Firesetting

Firesetting

The number one cause of all fires in the United States is arson, and the majority of arson arrests made involve juveniles – teenagers aged 14 to 18. Indeed, 52 percent of arson arrests include teenagers under the age of 18. While younger children may start fires by accident or out of curiosity, often, teen firesetting is the result of more malicious intent. While teen violence in general is in decline, teenage firesetting is on the rise. Intentional teen firesetting occurs in a variety of circumstances and for a variety of reasons, and such arson can cause damage to property and injuries (and even cause death) to people. The costs of intentional teen firesetting can include monetary and social costs. Males are more prone to teen firesetting behaviors than females.

Common reasons for teen firesetting

Most intentional fires are set in unoccupied buildings or outdoors. However, there is a significant amount of intentional fires set in occupied areas. Most teen firesetting incidents fall into two categories:

  1. Those motivated by family circumstances
  2. Teen firesetting motivated by gang involvement or for revenge

Difficult family circumstances can lead to violent behavior, including teen firesetting. When bringing attention to family problems, teenagers who set fires on purpose often set them to occupied structures, usually their own homes. Arson against one’s own home is a very real possibility, and injuries due to the fire are more common in such cases.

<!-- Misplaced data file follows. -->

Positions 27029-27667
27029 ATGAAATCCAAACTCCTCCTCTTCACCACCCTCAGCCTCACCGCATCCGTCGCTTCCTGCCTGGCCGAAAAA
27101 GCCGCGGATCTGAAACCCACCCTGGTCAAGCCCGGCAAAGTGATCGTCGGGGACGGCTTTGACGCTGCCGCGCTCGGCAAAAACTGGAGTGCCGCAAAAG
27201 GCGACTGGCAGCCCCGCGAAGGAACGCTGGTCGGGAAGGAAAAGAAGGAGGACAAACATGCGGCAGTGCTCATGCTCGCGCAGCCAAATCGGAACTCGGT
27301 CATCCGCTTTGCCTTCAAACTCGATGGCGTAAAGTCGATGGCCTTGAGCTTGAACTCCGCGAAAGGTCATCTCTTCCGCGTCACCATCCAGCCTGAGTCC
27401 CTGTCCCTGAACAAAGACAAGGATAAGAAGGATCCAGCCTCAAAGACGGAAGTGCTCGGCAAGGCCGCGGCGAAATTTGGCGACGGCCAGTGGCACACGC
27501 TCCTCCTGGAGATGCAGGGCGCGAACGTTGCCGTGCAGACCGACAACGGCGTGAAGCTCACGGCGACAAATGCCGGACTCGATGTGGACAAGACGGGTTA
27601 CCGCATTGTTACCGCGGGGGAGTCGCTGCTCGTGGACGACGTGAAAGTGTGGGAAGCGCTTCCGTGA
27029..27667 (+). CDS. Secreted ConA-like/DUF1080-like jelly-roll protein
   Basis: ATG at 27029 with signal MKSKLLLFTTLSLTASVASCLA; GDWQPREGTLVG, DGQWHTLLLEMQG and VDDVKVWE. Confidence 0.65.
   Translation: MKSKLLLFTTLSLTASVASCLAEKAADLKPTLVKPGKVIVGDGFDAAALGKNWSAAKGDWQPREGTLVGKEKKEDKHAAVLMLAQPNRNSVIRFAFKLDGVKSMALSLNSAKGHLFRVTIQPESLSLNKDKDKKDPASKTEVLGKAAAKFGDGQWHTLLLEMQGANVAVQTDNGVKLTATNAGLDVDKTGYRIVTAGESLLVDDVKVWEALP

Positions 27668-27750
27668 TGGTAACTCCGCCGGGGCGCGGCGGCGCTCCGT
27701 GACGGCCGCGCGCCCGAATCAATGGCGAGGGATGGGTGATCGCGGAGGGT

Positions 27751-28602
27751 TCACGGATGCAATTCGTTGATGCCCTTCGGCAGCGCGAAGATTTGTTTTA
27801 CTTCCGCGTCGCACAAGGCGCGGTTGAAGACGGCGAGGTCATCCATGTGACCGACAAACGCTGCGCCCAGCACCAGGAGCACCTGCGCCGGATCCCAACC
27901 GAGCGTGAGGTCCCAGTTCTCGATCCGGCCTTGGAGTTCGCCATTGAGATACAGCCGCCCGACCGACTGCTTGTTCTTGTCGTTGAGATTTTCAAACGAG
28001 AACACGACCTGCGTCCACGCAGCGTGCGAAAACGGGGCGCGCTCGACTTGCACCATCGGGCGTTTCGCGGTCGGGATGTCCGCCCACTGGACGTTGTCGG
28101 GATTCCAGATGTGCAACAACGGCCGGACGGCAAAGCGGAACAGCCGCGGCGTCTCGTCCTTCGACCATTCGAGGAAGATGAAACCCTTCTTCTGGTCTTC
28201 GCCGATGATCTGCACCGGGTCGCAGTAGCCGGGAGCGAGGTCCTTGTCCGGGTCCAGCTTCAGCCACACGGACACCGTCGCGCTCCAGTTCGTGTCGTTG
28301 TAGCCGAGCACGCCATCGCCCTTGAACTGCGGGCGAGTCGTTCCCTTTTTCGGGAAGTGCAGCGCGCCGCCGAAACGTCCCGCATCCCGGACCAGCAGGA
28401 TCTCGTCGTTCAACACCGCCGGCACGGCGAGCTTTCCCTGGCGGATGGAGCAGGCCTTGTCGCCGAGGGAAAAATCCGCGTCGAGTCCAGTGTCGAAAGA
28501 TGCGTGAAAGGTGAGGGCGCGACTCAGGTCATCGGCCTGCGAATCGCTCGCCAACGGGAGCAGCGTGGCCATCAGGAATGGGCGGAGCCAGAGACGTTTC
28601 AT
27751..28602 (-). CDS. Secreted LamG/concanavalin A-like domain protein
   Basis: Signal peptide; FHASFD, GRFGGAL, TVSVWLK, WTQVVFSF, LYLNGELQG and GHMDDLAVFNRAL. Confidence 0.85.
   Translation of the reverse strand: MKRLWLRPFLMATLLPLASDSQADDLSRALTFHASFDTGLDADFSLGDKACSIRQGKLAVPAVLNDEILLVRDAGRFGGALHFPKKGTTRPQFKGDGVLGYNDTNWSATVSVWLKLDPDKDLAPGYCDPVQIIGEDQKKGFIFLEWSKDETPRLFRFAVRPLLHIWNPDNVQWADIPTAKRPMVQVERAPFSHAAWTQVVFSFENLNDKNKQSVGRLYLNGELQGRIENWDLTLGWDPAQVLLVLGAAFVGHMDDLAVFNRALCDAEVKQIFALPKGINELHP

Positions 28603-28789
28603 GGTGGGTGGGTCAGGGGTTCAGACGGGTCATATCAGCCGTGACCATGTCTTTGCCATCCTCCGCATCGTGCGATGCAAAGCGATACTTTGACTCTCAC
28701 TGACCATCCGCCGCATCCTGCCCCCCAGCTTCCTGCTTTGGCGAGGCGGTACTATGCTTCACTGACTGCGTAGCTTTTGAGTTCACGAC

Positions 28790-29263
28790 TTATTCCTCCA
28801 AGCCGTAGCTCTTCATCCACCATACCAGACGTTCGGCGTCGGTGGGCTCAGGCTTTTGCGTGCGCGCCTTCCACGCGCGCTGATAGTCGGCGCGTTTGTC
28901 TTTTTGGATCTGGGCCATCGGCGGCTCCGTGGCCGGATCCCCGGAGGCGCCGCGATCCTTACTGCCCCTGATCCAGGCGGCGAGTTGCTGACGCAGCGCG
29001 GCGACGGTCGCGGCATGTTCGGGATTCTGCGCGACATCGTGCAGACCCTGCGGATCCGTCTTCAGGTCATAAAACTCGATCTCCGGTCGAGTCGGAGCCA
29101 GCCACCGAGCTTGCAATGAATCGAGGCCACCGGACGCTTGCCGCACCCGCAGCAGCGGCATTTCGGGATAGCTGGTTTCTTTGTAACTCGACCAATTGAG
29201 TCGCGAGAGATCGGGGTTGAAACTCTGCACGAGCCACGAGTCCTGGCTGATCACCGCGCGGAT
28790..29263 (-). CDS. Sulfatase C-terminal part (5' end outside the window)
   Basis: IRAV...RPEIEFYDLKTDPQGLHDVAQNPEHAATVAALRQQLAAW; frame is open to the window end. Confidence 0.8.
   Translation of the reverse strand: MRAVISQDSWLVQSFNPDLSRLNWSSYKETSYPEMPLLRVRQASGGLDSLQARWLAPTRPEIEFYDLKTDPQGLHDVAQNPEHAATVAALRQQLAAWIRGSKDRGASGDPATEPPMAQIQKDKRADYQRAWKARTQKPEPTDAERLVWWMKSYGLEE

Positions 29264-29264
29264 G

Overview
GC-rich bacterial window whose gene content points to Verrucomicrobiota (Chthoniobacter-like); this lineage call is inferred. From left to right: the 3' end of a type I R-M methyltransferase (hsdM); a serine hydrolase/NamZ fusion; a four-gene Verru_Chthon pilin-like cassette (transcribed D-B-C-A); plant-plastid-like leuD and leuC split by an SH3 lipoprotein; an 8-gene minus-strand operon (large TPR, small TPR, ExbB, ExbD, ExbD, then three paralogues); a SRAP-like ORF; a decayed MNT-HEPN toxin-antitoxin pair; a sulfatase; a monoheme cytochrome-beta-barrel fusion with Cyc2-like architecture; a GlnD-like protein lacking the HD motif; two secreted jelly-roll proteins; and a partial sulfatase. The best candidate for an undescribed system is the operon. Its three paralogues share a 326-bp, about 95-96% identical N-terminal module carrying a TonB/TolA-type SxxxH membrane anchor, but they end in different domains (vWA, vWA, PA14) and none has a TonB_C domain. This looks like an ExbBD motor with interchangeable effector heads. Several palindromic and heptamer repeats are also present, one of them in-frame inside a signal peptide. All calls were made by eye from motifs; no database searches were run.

Another main reason for teen firesetting is gang-related for revenge purposes or as a warning. Most of these types of arson occur in abandoned buildings and other structures. Often these buildings serve as drug houses or are designated as meeting places. In most of these teen firesetting instances, the offender does not set fire to his or her own home.

There are teens that, for whatever reason, simply enjoy setting fires. They do not do it necessarily mean for something to become damaged or people to be hurt; they simply enjoy watching the fires, and/or the feeling of power they feel in being able to create something with the sort of effects that fire can have.

Preventing and treating teen firesetting

One of the best ways to prevent teen firesetting is providing a loving environment in which there is supportive supervision. Because of the nature of many teen firesetters, the need for the cry for help and attention that teen firesetting can be is eliminated. Some instances of teen firesetting require more involved and intense treatment. This is because some professionals feel that teen firesetting involves mental health issues. If the problem is severe enough, counseling and possibly even hospitalization can be used as means to treat teen firesetting behaviors. Another prevention and treatment method used to help teen firesetters modify their behaviors includes fire safety education. When teen firesetters are in settings with other teenagers and children, it is important for everyone to know fire escape protocol, and to be educated in the nature of fire and how to appropriately use fire. Often, being properly educated as to how fire should be used can help prevent teen firesetting.

Firesetting Main source material:

  • “Arson and Juveniles: Responding to the Violence. Special Report,” United States Fire Administration. [Online.]